Utopian Turtletop. Monsieur Croche's Bête Noire. Contact: turtletop [at] hotmail [dot] com

Wednesday, February 18, 2004

SECOND THOUGHTS ON YESTERDAY'S SCURRILOUS ATTACK ON MATH (Further Digression from Driving Down the Mountain with Ella and Friends)

Mathematically, the difference between .9999(infinity) and 1 is infinitesimally small.  It’s off by one infinity-eth, by an amount so small that it’s unimaginabe, immeasurable, imperceptible.  So why was I all so stiff and piffly about it?

As if -- as if I don’t embrace contradictions in other realms!  Like everybody’s uncle, Walt Whitman, said in “Song of Myself,” “Do I contradict myself? Very well then I contradict myself, (I am large, I contain multitudes.)”

(Or as a parodist put it, “Do I contradict myself?  I contradict myself very well!”)

Maybe it’s the rational face math presents to the world.  I know now that it's more complex than that, but that was my many-years' long first impression, and first impressions (and 2nd, 3rd, on through 10th grade impressions) -- tend to last.

THE SOCIOECONOMICS OF GRAMMAR (Another digression from Driving Down the Mountain with Ella and Friends)

The great poet & thinker David Antin (who’s still alive, and in his 70s) first got me thinking about the relationship between speech and poetry (which I wrote about on Sunday) in an essay called “Talking to Discover,” published in a collection of essays on poetics, “Symposium of the Whole,” edited by Jerome and Diane Rothenberg. 

Later, untutored, amateur study of rhetoric led me to the discovery that rhetoricians have fancy names for every sort of grammatical mistake.  One possible implication from this would be that the fancy name applies only as long as the speaker made the mistake on purpose.  Antin – and probably most rhetoricians and linguists – would disagree with this implication, as do I.

The real implication, combined with Antin’s discovery (shared by literary critic and English prof Northrop Frye in “The Educated Imagination,” and by psychoanalysts as described in Janet Malcolm’s book “The Impossible Profession”) that people don’t speak in prose, is that almost nobody’s speech conforms to standard grammar.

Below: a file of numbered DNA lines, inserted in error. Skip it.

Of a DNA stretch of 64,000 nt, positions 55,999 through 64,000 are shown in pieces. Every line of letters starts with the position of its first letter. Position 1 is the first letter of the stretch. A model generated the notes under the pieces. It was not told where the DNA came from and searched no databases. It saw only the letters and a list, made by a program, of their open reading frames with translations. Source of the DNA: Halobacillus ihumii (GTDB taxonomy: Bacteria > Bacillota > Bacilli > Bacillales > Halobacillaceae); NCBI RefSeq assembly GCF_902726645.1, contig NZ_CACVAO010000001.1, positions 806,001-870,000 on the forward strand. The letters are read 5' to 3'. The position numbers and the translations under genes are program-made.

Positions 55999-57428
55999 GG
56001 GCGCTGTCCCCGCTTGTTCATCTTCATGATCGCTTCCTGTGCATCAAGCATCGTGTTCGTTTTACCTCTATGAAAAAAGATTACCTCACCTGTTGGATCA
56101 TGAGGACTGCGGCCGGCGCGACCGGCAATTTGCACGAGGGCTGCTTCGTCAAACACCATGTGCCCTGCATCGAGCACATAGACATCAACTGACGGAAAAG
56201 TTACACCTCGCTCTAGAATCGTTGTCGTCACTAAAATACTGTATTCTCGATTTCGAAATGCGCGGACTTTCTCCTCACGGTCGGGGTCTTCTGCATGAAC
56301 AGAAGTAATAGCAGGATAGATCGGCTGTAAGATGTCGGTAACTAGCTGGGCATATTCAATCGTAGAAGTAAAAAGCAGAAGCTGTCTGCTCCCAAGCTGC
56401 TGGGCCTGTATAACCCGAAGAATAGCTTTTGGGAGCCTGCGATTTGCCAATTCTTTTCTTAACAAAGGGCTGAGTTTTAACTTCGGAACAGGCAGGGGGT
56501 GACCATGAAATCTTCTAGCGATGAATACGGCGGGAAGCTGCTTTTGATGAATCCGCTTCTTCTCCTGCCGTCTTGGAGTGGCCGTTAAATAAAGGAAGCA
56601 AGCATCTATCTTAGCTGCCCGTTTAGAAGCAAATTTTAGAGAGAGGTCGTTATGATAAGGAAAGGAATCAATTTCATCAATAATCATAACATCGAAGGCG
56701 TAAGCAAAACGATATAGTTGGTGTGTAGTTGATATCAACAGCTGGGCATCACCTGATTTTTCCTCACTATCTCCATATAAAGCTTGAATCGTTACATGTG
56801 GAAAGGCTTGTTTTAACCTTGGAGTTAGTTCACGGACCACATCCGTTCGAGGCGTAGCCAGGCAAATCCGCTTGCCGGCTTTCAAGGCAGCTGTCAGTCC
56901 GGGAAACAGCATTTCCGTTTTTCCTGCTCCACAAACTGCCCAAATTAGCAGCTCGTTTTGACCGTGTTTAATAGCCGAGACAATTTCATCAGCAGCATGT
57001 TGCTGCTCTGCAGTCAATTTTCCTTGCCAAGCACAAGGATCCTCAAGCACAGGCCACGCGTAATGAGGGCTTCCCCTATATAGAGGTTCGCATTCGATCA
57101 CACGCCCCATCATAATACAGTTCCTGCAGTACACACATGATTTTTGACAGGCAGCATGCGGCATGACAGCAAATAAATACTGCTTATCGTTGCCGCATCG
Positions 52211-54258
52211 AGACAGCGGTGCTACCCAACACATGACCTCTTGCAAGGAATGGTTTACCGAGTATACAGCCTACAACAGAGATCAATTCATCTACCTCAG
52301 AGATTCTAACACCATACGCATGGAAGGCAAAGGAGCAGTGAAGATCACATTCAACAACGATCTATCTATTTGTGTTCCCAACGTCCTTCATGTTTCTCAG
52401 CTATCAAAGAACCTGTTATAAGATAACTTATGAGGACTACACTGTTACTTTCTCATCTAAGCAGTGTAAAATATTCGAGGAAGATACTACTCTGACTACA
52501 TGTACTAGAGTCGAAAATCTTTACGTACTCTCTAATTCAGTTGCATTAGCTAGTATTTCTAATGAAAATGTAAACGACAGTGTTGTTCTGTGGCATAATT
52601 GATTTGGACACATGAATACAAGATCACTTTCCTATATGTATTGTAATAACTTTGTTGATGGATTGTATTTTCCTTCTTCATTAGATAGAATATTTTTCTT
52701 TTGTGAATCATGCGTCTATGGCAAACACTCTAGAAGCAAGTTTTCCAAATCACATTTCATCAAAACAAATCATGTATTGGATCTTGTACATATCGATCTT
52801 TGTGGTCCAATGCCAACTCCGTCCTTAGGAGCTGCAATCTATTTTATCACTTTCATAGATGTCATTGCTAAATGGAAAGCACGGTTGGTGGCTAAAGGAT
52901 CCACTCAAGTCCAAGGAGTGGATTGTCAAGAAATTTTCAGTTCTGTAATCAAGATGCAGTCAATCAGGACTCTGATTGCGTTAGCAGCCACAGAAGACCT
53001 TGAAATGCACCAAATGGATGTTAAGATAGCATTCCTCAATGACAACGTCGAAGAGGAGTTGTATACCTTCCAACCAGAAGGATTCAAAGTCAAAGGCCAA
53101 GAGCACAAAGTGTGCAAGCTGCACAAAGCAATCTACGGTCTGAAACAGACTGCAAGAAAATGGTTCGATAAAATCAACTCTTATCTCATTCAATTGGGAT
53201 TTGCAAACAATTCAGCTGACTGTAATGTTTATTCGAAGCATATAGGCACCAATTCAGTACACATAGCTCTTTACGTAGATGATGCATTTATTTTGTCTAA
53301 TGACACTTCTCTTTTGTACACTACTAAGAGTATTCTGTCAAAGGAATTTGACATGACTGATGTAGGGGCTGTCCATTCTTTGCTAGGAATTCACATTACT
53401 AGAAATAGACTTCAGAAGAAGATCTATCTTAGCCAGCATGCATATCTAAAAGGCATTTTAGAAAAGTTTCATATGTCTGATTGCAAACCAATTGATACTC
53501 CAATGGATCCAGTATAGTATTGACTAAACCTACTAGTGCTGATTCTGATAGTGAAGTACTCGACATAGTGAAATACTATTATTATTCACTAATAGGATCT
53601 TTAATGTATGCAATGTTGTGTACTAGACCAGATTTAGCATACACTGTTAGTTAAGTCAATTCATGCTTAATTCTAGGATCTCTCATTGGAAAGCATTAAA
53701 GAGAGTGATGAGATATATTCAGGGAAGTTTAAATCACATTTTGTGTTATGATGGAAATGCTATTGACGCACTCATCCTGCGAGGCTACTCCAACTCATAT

This is easy enough to hear if you hang out with enough middle class people.  An accepted middle class grammatical error is the overcompensation for the “he and I” rule.  In the nominative case, the standard grammar is to list the first person singular last, and to use “I” instead of “me.” 

“Peter and I wrote a novel together in high school.” 

In the accusative or dative case, one should not use “I”; one should use “me” (according to standard grammar).  Many middle class people overcompensate and use “I” when they SHOULD use “me.” 

“The literary police accused Peter and I of plagiarizing our book.”  That’s not correct according to "standard," but it’s acceptable middle class grammar.

This doesn’t even take into account all the run-on sentences and sentence fragments that grace the speech of most of us.

What struck me hard about this was that blue collar grammar won’t pass muster in a lot of middle class job interviews, when middle class grammatical errors are usually acceptable. 

I once worked on a project with an African American woman who was the director of Seattle’s Good Will Learning Center, a program of Good Will Industries.  She oversaw a class called “Cash English.”  Not “standard English,” not “correct English,” not “middle class English” or “white English” – Cash English.  Brilliant marketing, clever and true.  (My parents taught me Cash English from young childhood, and I’ve always been grateful.) 

The singing tradition exemplified by Ella Fitzgerald comes from an era of upward mobility. Ella grew up extremely poor, and many of the classic Tin Pan Alley songwriters grew up speaking Yiddish (Berlin, Harburg, Gershwin -- many modernist American poets too: Zukovsky, Reznikoff, Stein). The era of upward mobility required good diction of its singers and what they may have called "proper" grammar in its songs. And Ella exemplifies this. (Louis Armstrong is exceptional in this respect as in so many others -- his diction was often bad, and he often ignored as many as half the words of a song he was singing. Listening to him today interpolate a short original phrase into a sentimental pop song, I thought that nobody -- nobody, nobody (nobody I can think of anyway) -- nobody combined his air of transcendent hipness and utter knowingness with his air of all-inclusive friendliness and warmth of presentation.)
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